• Request that your family or representative of your choice and your own prescriber be notified of your admission to the hospital.
  • Access protective and advocacy services in cases of abuse or neglect. The hospital will provide a list of protective and advocacy resources.
  • The medical center will provide a list of protective and advocacy resources.
  • Pastoral and other spiritual services. Chaplains are available to help you directly or contact your clergy.
  • Confidential clinical and personal records.
  • See your medical record within the limits of the law.
  • An explanation if we restrict your visitors, mail or telephone calls.
  • An explanation of hospital rules.
  • An examination and explanation of your bill, regardless of how it is paid.
  • You and your family members have a right to discuss ethical issues with an Ethics Committee representative.
  • Have an environment that preserves dignity and promotes a positive self-image, and to be free from neglect, exploitation and verbal, mental or sexual abuse.

Voice Your Concerns

You have a right to voice your concerns about the care you receive. If you have concerns, we urge you to:

  • Tell your physician, nurse or caregiver about your concern.
  • If you believe further action needs to be taken, talk to the manager.
  • You may also contact the Patient Advocate
  • You may also call the Maryland Office of Healthcare Quality at 1-877-402-8218 or The Joint Commission at 1-800-994-6610 if you feel we have not adequately responded to your concern.

Please Note: If a patient is adjudged incompetent under applicable State laws by a court of proper jurisdiction, the rights of the patient are exercised by the person appointed under State law to act on the patient’s behalf. If a State court has not adjudged incompetent, any legal representative or surrogate designated by the patient in accordance with State law may exercise the patient’s rights to the extent allowed by State law.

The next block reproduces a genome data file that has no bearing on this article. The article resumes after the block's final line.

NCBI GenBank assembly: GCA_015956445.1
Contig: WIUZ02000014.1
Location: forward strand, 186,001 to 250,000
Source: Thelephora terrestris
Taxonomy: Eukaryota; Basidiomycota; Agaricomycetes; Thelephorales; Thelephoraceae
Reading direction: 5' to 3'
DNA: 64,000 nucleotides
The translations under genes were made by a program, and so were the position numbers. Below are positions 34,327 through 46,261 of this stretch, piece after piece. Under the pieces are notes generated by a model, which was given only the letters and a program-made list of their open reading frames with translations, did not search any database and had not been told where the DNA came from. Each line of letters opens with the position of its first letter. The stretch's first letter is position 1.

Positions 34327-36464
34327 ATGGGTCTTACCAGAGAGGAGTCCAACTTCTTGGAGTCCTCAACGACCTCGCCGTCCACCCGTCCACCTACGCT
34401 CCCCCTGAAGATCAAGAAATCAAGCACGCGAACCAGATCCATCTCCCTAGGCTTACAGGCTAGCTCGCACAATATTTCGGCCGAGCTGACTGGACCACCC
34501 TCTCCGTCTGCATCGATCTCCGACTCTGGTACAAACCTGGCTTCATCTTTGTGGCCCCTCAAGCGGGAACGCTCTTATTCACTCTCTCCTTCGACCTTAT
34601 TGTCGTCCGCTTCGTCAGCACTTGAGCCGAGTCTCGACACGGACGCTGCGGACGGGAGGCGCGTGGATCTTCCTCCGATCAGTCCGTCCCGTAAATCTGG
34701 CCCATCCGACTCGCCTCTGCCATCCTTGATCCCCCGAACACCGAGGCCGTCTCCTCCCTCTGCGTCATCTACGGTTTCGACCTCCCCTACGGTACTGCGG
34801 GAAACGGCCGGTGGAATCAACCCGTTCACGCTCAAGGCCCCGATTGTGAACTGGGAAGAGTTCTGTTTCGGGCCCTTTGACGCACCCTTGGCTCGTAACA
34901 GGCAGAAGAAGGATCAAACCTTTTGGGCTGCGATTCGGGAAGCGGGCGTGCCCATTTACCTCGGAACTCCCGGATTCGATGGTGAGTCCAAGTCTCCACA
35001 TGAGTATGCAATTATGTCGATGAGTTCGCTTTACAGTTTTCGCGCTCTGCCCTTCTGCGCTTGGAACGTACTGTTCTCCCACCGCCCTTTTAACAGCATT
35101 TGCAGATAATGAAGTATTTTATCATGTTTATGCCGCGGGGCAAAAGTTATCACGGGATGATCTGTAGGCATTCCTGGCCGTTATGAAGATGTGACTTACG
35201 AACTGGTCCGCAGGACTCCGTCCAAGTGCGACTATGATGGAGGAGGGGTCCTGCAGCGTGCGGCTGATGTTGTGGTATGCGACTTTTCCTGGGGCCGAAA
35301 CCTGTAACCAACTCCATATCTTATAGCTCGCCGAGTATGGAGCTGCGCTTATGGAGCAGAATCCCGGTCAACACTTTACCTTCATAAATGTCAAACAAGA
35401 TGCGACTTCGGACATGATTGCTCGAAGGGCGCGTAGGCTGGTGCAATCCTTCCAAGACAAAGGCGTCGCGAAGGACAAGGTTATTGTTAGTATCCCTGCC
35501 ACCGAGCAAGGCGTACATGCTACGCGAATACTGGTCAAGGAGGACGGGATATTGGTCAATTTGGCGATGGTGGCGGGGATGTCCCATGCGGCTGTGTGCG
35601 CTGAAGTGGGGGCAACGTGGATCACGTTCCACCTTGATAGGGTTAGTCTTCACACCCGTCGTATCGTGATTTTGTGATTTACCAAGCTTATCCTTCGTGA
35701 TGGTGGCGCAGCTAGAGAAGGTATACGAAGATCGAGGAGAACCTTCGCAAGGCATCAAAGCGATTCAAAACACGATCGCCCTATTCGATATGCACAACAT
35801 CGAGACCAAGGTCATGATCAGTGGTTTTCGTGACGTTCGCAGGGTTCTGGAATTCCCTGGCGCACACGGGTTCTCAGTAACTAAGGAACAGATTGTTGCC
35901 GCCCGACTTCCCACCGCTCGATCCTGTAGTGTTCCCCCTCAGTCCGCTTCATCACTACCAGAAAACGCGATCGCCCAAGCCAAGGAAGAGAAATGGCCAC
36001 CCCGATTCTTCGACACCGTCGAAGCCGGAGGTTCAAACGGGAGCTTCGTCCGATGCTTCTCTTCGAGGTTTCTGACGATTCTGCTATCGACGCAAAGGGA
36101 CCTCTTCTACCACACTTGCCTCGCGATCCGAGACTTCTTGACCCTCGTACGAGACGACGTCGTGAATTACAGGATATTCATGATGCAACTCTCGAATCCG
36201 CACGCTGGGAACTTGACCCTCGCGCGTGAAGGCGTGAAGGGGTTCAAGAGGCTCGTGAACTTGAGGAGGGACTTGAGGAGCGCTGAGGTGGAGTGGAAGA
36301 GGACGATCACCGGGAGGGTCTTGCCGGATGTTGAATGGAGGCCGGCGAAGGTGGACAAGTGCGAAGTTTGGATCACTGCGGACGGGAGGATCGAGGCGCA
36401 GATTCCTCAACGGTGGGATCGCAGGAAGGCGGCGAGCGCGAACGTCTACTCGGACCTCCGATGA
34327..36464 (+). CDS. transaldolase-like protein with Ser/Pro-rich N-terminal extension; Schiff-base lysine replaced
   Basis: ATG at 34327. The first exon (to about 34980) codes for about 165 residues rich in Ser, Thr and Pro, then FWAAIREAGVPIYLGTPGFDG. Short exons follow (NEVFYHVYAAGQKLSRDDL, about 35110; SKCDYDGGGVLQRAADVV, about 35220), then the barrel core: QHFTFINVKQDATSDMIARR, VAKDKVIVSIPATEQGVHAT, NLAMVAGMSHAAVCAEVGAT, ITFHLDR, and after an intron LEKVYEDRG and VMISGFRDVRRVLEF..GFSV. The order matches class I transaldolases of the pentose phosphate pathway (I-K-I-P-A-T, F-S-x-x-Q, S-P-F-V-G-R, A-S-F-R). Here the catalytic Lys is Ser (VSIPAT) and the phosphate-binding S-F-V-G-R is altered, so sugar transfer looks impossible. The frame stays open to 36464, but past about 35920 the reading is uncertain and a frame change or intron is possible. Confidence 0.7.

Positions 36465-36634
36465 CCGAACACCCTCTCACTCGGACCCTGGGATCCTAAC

Patient Responsibilities

As a patient, you are responsible for:

  • Providing the medical center with complete and accurate information when required, including the following:
    • Your full name, address, home telephone number
    • Date of birth
    • Social Security number
    • Insurance carrier
    • Employer
    • Your health and medical history
      • Present condition
      • Past illnesses
      • Previous hospitalizations
      • Medicines
      • Vitamins
      • Herbal products
      • Any other matters that pertain to your health, including perceived safety risks
  • Providing the hospital or your prescriber with a copy of your advance directive and MOLST, if you have them.
  • Asking questions when you do not understand information or instructions.
  • Telling your prescriber if you believe you can’t follow through with your treatment plan.
  • Outcomes if you do not follow the care, treatment and services plan.
  • Reporting changes in your condition or symptoms, including pain, to a member of the health care team.
  • Acting in a considerate and cooperative manner and respecting the rights and property of others.
  • Following the rules and regulations of the health care facility.